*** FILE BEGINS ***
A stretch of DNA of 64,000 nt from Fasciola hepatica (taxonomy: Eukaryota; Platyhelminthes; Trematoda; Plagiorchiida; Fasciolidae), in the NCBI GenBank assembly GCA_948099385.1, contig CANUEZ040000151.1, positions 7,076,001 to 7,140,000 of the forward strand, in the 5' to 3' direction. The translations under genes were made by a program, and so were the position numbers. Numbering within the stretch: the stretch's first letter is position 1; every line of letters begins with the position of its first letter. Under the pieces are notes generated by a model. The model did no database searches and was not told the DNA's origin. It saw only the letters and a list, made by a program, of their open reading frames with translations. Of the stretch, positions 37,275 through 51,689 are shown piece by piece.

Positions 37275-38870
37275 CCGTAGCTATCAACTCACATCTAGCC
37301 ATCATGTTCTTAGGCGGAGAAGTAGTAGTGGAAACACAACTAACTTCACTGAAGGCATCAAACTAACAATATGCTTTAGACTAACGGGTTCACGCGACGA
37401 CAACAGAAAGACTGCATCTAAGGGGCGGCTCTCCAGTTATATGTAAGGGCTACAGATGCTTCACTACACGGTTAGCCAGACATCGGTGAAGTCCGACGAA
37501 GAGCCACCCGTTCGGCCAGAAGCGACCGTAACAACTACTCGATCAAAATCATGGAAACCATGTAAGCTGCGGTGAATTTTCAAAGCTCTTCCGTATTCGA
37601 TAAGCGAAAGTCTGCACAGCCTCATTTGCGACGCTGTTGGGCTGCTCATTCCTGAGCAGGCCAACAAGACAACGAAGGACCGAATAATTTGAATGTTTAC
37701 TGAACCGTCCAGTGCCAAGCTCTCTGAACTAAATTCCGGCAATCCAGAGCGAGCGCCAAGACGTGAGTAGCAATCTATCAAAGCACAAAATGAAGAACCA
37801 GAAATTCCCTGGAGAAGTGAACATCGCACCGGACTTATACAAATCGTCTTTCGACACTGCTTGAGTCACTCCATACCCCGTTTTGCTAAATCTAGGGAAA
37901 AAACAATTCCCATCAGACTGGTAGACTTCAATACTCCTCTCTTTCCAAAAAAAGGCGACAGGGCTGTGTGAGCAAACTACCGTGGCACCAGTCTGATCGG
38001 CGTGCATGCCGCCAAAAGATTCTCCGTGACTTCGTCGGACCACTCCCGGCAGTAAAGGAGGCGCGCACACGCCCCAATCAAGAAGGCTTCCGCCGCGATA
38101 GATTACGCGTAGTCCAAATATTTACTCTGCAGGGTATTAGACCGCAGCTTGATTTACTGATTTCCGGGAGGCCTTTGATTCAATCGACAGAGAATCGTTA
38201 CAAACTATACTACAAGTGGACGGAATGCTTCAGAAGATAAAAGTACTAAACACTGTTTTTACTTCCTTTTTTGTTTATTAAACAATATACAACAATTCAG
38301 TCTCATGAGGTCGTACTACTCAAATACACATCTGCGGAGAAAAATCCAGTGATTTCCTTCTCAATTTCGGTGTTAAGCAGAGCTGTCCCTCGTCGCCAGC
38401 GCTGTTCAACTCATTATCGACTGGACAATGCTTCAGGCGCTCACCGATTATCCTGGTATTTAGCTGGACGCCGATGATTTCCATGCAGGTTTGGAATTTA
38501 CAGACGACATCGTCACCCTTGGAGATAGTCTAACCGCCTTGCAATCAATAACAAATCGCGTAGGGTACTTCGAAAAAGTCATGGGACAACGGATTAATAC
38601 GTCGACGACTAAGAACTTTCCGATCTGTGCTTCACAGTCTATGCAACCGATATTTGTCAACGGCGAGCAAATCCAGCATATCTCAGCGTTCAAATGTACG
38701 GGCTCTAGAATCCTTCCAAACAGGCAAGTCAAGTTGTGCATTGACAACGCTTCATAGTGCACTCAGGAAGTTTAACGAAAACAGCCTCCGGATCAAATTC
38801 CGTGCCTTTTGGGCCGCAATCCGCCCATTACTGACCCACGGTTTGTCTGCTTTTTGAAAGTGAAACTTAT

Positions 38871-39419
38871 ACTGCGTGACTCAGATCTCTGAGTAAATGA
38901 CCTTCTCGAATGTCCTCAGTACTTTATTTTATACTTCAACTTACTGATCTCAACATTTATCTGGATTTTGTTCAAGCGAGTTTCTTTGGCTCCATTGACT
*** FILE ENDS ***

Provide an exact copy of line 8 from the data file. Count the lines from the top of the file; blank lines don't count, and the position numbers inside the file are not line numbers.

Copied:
37701 TGAACCGTCCAGTGCCAAGCTCTCTGAACTAAATTCCGGCAATCCAGAGCGAGCGCCAAGACGTGAGTAGCAATCTATCAAAGCACAAAATGAAGAACCA